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Hardware security and the Chinese | Vyūha
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Hardware security and the Chinese

In the recent days there have been a lot of coverage on the central government’s decision to block sale of networking equipment to domestic carriers in the country by China-based telecom hardware makers Huawei Technologies Co. and ZTE Corp. due to security concerns.

The minutes of the latest meeting of the Foreign Investment Promotion Board (FIPB) while deliberating on a case regarding Huawei clearly bear the government’s apprehension: “Huawei is a company founded by a People’s Liberation Army officer and the company has the capability to remotely manipulate the equipment it supplies to its clients”. This piece of information on the company was communicated to the FIPB by the home ministry.

In order to reduce the panic that may ensue, the officials have been trying to convey that decisions to allow/disallow use of these Chinese-made hardware are done case by case:

“There’s no blanket ban on Chinese equipment,” Gopal K. Pillai, the top bureaucrat in the Home Ministry, told reporters in New Delhi today. “We review equipment case by case.”

In a recent development, the government has also announced the formation of a regulatory body to provide “security certification at different stages for equipment brought to India by both the public and private sectors.”

Understandably some call it extreme paranoia and see these as a knee-jerk response to the recent reports of cyber espionage attributed to non-state Chinese actors, while others claim it as having something to do with the 3G license auction or do with the cheap Chinese hardware that is flooding the Indian market and drowning both Indian and western products.

One would be ill-advised to dismiss such claims completely. The suspicion that Chinese hardware may contain backdoors is neither new nor specific to Indian context. The UK government has raised question about the presence Huwaie in BT’s 21CN network backbone. This is one of the main reasons why BT has a system is in place to inspect the hardware and is able to provide consultancy service to Indian counterpart. A similar concern was also raised by the Australian government. In fact similar fears were raised by the Indian government in 2009 too.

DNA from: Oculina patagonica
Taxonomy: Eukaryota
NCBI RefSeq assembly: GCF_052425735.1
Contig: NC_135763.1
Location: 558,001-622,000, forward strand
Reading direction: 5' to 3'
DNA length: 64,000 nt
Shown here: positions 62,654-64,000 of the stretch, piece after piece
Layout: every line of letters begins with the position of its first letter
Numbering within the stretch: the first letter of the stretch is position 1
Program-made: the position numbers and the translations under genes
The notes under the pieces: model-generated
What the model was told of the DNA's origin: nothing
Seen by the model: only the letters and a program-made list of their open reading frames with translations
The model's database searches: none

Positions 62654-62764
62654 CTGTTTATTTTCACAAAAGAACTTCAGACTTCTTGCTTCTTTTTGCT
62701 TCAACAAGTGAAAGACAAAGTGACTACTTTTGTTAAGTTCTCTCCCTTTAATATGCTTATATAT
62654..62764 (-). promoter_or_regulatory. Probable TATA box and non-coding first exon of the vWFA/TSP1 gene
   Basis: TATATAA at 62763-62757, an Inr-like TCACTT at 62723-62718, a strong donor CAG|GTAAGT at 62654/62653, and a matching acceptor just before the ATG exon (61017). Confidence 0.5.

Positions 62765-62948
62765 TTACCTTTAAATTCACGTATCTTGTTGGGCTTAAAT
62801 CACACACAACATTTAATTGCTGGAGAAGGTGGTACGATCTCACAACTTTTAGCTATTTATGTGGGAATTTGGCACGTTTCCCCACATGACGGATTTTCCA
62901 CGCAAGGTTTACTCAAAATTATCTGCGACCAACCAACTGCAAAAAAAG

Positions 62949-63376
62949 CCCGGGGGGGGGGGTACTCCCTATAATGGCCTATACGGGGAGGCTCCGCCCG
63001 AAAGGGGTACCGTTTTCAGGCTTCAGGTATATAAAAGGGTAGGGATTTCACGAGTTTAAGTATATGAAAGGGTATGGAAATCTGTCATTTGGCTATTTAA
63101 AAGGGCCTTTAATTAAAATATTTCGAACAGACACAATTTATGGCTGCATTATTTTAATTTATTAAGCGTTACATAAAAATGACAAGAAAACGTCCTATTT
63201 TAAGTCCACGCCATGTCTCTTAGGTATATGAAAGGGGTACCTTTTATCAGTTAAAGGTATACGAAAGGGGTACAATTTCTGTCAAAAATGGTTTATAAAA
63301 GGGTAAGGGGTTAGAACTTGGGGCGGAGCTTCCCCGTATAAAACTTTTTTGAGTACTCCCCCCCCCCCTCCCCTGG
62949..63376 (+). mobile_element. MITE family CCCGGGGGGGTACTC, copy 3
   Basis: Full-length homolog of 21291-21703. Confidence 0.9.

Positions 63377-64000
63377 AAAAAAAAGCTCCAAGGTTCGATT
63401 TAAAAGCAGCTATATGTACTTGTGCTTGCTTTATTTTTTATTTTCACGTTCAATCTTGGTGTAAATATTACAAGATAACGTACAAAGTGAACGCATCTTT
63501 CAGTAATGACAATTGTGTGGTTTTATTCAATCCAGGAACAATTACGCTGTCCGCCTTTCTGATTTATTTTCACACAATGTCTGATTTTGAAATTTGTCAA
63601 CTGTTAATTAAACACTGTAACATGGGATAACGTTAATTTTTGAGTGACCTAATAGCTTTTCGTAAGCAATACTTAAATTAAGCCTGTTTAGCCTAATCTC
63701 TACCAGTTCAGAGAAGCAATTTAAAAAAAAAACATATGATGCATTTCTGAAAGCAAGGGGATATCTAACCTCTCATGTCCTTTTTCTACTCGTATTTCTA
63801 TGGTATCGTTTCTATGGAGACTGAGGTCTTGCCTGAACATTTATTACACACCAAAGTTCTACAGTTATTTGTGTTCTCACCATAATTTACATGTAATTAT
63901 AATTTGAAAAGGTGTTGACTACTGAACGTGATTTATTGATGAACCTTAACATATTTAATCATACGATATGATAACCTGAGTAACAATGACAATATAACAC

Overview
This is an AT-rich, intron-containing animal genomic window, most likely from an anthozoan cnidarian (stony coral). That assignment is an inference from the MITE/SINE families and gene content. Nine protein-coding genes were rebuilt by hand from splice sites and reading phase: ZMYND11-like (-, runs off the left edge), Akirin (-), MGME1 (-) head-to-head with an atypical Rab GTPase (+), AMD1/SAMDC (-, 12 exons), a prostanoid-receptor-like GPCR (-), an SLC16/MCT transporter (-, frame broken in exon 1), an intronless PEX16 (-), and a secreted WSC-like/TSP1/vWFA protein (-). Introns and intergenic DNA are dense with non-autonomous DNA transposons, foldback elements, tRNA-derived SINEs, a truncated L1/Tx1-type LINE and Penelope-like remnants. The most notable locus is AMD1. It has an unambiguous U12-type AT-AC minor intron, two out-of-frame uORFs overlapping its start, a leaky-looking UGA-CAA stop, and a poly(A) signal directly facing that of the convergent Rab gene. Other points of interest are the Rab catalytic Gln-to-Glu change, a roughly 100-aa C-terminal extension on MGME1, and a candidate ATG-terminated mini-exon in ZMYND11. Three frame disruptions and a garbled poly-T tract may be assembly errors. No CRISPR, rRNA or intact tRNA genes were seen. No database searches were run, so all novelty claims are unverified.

None of these reports have any proof to show that these espionage attempts are actually taking place but given that it is easy to carry out, hard to detect and given Chinese government’s track record of engaging in active information warfare, it is a not-too-remote possibility. Given this, the steps taken by the Indian government to tackle the issue is commendable. It is also good to see follow up actions being taken in the form of setting up of a regulator rather than just banning the import/use of Chinese hardware. Given the experience that companies like BT have had in dealing with similar situations, it is also nice to see the government engaging with them to kick start the effort rather than working in isolation.

On the other hand, the lack of concrete proof of the presence of backdoor is in some ways troubling. If the various three-letter agencies have not been able to publicly state that they have discovered backdoors, nor that they have seen suspicious egress traffic, it does look more likely that there might not be any! This might mean that the “fearmongering” that Chinese companies are being subjected to may be financially motivated. After all, getting rid of cheap Chinese hardware would make the life of both Indian and western competitions a lot easier! That begs the question — why are the hardware from western manufacturers not being subjected to similar scrutiny? Do we have more trust in them than the Chinese ones? If so, what have they done to earn that trust?

A related  issue is that of the involvement of BT in the regulatory process. Its involvement in the process should be made clear openly. Though they do seem to have the expertise to help the Indian counterparts, their involvement should be restricted to consultancy services and the actual testing and audit process should be implemented and conducted by Indian institutions.

And what happens to the existing hardware of Chinese origin that are used extensively by Indian companies? It is just about infeasible to decommission them. Are we going to live with it? Looks like it for the time being. In that case these devices should be subjected to rigorous scrutiny and the companies need to make sure that no information is being leaked but also also that they are working correctly.



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